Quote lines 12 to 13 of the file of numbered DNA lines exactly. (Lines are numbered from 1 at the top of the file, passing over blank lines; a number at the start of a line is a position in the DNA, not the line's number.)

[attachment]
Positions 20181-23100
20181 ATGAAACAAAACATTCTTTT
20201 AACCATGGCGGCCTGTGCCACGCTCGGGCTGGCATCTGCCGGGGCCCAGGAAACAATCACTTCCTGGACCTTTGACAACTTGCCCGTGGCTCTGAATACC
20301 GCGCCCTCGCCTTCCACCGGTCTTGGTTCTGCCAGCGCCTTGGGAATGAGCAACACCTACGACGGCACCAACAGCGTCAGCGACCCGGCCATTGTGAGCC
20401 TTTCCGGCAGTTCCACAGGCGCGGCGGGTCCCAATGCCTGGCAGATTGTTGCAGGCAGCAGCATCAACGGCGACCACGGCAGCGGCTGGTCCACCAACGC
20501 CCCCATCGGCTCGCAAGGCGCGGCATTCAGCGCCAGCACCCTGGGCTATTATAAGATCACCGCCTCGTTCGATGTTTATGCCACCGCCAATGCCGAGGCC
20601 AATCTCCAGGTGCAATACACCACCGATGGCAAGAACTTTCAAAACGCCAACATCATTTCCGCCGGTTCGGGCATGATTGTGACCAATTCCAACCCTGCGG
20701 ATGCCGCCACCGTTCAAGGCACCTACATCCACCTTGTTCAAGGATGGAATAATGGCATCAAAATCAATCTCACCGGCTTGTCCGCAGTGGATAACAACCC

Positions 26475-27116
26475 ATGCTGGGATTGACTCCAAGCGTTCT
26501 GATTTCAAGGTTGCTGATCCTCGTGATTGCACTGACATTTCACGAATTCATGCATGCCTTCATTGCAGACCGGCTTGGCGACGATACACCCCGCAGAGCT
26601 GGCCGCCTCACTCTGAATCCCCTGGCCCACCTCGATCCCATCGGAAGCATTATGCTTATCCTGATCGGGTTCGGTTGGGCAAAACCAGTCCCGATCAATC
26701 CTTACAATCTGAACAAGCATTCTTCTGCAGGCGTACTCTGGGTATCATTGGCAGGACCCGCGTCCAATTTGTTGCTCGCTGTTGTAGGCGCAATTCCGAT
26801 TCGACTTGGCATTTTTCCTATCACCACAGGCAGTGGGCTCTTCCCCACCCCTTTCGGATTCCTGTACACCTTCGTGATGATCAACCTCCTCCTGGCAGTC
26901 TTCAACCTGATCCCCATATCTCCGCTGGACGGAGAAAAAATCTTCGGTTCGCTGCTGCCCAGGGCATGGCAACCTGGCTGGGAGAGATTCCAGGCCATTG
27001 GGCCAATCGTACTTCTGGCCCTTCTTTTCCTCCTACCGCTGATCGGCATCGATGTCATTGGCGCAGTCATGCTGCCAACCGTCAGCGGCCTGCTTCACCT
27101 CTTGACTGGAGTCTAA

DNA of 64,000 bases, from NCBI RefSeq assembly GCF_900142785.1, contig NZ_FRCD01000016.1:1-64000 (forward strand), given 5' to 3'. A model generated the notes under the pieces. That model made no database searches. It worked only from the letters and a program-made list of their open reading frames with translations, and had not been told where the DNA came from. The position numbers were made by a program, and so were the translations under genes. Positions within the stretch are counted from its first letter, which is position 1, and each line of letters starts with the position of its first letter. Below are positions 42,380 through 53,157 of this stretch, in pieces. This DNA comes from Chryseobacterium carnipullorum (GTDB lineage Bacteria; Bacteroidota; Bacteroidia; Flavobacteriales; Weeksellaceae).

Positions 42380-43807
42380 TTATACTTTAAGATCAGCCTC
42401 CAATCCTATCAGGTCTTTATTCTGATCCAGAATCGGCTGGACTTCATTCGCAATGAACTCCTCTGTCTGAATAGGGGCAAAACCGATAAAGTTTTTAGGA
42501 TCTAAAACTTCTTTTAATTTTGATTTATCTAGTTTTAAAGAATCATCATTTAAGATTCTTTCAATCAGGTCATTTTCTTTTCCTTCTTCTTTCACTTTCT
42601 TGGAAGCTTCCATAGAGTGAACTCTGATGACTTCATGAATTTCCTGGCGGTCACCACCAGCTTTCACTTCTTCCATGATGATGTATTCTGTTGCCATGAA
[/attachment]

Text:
26601 GGCCGCCTCACTCTGAATCCCCTGGCCCACCTCGATCCCATCGGAAGCATTATGCTTATCCTGATCGGGTTCGGTTGGGCAAAACCAGTCCCGATCAATC
26701 CTTACAATCTGAACAAGCATTCTTCTGCAGGCGTACTCTGGGTATCATTGGCAGGACCCGCGTCCAATTTGTTGCTCGCTGTTGTAGGCGCAATTCCGAT